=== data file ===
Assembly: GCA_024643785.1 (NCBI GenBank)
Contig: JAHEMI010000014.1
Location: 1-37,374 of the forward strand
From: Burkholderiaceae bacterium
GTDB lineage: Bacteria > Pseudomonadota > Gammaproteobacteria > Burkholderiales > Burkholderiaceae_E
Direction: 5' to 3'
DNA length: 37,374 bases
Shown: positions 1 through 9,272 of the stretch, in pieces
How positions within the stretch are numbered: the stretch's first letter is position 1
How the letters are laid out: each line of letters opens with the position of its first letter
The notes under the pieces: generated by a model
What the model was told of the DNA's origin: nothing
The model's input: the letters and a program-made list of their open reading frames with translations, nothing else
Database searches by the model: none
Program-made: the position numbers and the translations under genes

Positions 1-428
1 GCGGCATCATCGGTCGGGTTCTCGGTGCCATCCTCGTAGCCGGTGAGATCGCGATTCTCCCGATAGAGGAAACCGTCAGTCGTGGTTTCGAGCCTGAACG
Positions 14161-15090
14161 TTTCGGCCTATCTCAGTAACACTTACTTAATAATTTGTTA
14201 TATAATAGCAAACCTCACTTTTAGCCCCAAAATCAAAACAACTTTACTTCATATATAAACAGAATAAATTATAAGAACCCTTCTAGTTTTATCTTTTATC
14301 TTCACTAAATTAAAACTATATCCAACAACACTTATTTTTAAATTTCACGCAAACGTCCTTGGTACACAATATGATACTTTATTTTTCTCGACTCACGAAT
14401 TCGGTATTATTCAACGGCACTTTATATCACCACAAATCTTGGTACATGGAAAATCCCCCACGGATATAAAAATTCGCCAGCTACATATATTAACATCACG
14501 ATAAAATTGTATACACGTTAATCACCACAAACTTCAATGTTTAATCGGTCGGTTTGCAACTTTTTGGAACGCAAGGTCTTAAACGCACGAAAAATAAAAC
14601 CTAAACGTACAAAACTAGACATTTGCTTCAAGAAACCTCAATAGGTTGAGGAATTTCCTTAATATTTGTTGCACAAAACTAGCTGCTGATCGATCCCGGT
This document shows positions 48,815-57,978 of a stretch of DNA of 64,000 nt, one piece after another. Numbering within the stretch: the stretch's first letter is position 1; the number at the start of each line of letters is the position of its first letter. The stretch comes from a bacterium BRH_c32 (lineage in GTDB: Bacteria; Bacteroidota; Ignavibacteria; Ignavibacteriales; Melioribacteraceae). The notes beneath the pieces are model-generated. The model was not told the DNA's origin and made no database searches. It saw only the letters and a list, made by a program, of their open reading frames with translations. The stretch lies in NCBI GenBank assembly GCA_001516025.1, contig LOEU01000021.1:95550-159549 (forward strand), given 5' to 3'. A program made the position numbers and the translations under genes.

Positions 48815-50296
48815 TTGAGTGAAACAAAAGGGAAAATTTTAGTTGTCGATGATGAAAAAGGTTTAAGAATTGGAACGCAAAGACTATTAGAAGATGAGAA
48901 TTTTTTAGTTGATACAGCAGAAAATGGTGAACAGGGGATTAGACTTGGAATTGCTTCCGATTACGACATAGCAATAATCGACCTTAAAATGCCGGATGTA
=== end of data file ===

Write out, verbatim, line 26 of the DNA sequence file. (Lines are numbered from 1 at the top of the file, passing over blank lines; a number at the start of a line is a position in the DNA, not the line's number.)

Positions 48815-50296